Increasing Router Efficiency by Parallel Buffering and Packet Clustering Techniques

International Research Journal of Advanced Engineering and Science
ISSN: 2455-9024
Increasing Router Efficiency by Parallel Buffering
and Packet Clustering Techniques
T. Ambika1, R. Mekala2, A. Arockia Selvaraj3
1, 2, 3
Info Institute of Engineering, Coimbatore, Tamil Nadu, India
Email address: [email protected]
Abstract— To increase the efficiency of the router at the high
bandwidth usage paths in the network by adopting two techniques
that are packet parallel buffering and packet clustering methods. In
parallel buffering method we use high speed RAM memories to
increase the packet buffer memory and these memory areas are
divided parallel into 4 queue paths. Each queue received same
amount of packets to the buffer area. We accommodate high income
of data into the router buffer by using packet clustering method in
router. For faster and efficient routing maximum number of packets
are buffered into the router buffer. The buffered packets are
randomly collected from buffers queue and that are accessed via both
normal and packet clustering method. Here the packets of similar
network are grouped into the minimum of 256 threshold size and
cumulative packets are sent at once using normal routing.
larger size is limited by current technologies to only a few
MB. On the other hand, a DRAM can be build up with large
capacity, but the typical memory access time is too large,
around 40ns.
B. Packet Buffer
Bridging the speed gap between the SRAM and DRAM
becomes a major challenge. This speed mismatch does not
refer to the bandwidth but the access time and the concomitant
access granularity. Due to the variable packet size that the IP
protocol allows, it is common for packet processor to segment
packets into fixed size cells to make them easier to manage
and switch. A common choice for the cell size is 64 bytes
because it is the first power of two larger than the size of
minimum packet. For designing packet buffer we need to
maintain multiple queues, rather than a single FIFO queue. Is
used to find an efficient way to bridge the gap of size between
the call and the chunk
Keywords— SRAM/ DRAM, parallel buffer, hybrid DRAM, router
Networking is the process of supplying data and information
by linking the group of networks using hardware’s. A
hardware that are switches, hubs gateways, access points,
network interface cards, networking cables, etc. that are more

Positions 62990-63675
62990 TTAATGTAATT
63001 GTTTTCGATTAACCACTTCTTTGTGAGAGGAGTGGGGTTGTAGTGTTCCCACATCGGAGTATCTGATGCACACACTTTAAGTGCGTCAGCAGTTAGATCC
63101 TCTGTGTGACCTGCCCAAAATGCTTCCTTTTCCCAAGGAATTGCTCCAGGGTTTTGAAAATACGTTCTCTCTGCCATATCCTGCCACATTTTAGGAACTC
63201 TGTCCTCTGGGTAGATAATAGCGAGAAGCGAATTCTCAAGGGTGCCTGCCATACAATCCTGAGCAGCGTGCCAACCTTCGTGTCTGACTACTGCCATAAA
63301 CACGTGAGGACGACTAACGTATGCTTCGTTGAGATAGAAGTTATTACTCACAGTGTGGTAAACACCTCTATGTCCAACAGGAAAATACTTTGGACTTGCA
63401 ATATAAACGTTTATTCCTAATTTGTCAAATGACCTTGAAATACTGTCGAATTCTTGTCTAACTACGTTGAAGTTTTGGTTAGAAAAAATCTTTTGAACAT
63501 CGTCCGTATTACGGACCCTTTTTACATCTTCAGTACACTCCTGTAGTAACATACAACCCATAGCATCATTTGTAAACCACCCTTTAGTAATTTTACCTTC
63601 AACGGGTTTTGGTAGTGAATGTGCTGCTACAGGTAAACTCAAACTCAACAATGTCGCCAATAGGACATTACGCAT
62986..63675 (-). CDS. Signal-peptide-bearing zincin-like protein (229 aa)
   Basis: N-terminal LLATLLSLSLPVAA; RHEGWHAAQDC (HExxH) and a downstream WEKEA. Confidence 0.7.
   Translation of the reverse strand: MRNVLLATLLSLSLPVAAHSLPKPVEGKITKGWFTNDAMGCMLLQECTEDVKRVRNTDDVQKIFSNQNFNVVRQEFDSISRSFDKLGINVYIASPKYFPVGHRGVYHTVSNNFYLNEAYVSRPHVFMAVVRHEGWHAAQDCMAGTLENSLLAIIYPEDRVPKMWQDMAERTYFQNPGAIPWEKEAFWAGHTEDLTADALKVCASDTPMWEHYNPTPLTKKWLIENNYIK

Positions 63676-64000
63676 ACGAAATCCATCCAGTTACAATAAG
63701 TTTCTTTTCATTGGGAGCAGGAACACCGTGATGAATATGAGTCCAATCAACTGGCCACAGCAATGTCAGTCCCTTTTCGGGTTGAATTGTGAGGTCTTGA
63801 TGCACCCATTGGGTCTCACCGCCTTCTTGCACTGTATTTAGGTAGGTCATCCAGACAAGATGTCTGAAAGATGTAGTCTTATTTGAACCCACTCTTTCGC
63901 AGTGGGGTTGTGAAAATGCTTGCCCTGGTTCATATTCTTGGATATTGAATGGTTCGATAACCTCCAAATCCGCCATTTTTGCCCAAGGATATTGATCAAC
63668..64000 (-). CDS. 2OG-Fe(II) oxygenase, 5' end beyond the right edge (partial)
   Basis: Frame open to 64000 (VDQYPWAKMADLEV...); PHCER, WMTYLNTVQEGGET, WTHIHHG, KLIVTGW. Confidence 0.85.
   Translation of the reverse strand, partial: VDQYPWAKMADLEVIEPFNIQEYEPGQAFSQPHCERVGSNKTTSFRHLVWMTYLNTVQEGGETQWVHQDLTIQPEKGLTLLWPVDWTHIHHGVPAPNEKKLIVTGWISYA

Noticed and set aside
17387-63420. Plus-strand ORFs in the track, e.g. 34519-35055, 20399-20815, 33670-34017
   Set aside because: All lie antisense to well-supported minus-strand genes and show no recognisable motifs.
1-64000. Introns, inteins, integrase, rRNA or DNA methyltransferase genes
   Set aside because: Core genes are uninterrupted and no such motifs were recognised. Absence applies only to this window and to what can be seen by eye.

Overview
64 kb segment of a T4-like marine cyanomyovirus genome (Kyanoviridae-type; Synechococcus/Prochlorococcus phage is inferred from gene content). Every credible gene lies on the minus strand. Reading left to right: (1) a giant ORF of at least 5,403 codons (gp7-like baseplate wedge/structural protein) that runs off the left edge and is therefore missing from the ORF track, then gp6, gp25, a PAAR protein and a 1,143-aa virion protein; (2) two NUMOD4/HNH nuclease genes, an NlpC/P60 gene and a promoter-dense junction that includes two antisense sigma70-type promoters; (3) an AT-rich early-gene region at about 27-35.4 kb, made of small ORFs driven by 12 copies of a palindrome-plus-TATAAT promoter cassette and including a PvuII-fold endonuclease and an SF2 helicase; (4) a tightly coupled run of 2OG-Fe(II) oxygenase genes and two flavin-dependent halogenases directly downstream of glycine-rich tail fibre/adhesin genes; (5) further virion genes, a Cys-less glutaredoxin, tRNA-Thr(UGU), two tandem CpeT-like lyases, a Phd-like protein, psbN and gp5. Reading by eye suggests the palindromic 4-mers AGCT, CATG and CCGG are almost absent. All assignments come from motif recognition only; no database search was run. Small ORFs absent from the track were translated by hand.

specific in networking. The tools that are required for
communication and data processing in the network are all
computer peripherals, computers and interface cards. The most
common kind of networking in hardware is a copper-based
Ethernet adapter because of its standard inclusion on most
modern computer systems. Wireless networking has, however,
become increasingly popular, especially for portable and
handheld devices. Other hardware prevalent in computer
networking includes data center equipment (such as file
servers, database servers and storage areas), network services
(such as DNS, DHCP, email, etc.) as well as devices which
assure content delivery. The phenomenal growth of the
internet has been fueled by the rapid increase in the
communication link bandwidth .Internet routers play a crucial
role in sustaining the growth by being able to switch packets
extremely fast to keep up with growing bandwidth. This
demands sophisticated packet switching and buffering
techniques. Packet buffers need to be designed to support
large capacity, multiple queues, and provide short response
The router buffer sizing is still an open issue. The
traditional rule of thumb for internet routers states that the
routers should be capable of buffering RTT*R data, Where
RTT is a round-trip time for flows passing through the router,
and R is the line rate. Many researchers claimed that the size
of buffers in backbone routers can be made very small at the
expense of a small loss in throughput. To avoid RTT*R the
researchers are used “Traffic-aware” approach which aims to
provide different services for different types of data streams.
But this approach also the packets are accumulated at the
buffer until its being full, the extra packet that comes to the
router always fail to get into router.
Our research relates to increase the efficiency of the router
in high bandwidth usage paths. Our scenario increases the
efficiency by using two techniques.
A. Packet parallel Buffer
A. SRAM and DRAM Technology
Current SRAM and DRAM cannot individually meet the
access time and capacity requirements of router buffer. While
SRAM is fast enough with an access time of around 2.5ns, its